Mass transfer of an organophosphate flame retardant between product source and dust in direct contact

Organophosphate flame retardants (OPFRs) are a group of semi-volatile organic compounds (SVOCs) and among the most abundant contaminants indoors. Their indoor presence has been associated with potential health risks however there is limited understanding as to how they are released from indoor sources. This study uses an emission micro-chamber to explore one of the currently understudied chemical migration pathways; direct transfer between a source material and settled dust in contact with the source.

A tris(2-chloroisopropyl) phosphate (TCIPP)-treated insulation board is used as the source material. Rapid and substantial transfer was observed after only 8 h of source-dust contact, resulting in 80 times higher concentrations in dust compared to pre-experiment levels.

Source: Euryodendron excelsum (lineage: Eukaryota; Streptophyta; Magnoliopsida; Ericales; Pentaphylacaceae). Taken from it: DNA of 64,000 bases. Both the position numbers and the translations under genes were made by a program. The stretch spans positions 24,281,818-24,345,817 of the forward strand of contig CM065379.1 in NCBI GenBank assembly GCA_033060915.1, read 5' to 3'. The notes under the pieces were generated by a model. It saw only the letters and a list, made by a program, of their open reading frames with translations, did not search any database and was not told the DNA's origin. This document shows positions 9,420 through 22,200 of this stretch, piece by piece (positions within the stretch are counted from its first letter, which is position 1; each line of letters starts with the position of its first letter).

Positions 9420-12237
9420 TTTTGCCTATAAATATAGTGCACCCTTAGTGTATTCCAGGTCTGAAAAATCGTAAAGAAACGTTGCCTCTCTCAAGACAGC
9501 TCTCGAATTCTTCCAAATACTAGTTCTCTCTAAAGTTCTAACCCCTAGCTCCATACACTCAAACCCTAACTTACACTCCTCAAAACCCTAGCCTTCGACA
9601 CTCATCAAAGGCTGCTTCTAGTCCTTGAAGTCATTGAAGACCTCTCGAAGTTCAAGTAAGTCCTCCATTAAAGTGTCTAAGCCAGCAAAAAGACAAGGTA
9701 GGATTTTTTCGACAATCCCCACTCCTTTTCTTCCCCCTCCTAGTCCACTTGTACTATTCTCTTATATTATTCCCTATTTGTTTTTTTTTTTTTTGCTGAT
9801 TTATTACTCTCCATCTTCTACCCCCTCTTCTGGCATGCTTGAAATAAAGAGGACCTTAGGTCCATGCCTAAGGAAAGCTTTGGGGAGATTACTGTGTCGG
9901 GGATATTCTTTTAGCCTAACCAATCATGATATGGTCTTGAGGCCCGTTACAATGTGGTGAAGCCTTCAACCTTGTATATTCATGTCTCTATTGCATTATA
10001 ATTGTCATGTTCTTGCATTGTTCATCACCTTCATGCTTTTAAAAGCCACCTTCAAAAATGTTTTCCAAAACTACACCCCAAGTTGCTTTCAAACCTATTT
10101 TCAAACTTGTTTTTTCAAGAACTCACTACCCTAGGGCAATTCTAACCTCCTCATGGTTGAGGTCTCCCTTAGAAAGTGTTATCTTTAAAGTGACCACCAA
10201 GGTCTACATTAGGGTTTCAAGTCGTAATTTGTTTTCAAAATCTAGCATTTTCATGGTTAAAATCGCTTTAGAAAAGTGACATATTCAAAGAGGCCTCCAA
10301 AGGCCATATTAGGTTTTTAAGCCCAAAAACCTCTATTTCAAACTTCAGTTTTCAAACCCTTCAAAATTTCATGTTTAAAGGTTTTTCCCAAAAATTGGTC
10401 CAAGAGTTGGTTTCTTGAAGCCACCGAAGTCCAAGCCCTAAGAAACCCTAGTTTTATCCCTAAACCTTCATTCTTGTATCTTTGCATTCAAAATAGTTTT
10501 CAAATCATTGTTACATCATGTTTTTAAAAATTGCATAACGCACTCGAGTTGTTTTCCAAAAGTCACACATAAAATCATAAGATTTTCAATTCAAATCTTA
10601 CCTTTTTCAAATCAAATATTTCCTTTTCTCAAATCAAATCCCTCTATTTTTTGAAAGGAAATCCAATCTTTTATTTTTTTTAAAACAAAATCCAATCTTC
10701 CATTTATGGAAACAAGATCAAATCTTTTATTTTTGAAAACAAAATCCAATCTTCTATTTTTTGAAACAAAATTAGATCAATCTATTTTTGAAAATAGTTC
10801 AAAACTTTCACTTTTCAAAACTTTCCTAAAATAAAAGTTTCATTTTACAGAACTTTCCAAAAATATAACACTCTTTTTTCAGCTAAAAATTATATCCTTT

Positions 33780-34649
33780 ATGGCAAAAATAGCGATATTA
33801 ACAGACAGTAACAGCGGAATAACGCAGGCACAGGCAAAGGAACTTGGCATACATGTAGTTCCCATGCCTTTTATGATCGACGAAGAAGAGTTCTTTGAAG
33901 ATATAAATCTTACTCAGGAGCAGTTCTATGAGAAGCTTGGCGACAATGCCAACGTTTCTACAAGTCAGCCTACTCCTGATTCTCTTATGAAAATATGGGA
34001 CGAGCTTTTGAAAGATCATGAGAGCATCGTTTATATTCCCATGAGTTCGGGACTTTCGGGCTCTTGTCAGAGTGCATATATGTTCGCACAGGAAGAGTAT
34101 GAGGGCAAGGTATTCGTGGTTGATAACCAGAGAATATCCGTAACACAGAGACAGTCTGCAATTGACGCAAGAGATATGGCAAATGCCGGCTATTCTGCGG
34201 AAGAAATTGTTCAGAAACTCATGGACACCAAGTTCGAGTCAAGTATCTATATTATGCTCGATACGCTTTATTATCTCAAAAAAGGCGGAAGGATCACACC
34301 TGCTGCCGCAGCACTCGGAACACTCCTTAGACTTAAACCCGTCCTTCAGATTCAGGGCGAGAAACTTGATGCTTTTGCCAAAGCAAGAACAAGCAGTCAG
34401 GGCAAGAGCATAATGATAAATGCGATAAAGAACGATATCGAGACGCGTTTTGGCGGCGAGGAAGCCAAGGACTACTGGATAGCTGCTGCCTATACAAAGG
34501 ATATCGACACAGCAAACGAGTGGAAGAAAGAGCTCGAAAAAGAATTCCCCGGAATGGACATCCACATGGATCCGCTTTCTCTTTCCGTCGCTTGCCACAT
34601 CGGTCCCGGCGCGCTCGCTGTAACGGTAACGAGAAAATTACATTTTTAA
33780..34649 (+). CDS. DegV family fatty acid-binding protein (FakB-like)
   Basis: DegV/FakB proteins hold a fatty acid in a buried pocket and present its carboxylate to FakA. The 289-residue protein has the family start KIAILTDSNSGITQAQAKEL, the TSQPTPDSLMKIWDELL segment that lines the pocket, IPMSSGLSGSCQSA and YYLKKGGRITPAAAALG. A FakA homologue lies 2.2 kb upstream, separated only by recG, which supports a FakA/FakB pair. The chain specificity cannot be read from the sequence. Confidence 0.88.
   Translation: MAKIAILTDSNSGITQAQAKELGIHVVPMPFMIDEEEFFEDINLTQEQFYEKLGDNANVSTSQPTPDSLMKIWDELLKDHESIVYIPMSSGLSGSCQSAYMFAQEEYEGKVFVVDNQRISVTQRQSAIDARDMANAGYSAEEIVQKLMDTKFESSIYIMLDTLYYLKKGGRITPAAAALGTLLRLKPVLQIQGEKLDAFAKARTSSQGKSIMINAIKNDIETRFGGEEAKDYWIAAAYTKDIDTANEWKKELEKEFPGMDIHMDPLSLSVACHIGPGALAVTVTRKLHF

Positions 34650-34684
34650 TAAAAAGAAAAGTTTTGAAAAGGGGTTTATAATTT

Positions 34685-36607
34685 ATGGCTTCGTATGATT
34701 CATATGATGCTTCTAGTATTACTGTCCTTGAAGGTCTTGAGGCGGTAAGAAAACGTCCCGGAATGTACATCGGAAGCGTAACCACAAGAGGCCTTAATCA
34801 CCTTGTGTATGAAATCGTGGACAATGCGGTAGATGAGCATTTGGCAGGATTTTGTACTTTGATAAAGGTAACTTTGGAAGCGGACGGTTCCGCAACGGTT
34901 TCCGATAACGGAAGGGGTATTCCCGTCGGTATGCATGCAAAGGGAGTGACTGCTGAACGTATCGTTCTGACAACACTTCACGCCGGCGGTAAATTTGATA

Further time points at 24 h and 7 d showed similarly high average dust levels and the TCIPP in the dust and air in the chamber was calculated to be close to thermodynamic equilibrium. It was concluded that TCIPP was effectively transferred from the insulation board to the dust on its surface and the surrounding air via gas-phase diffusion. In a real room, a gradient of TCIPP concentrations in air above the surface of a product could result in higher concentrations in dust sitting on the product than dust in the rest of the room.

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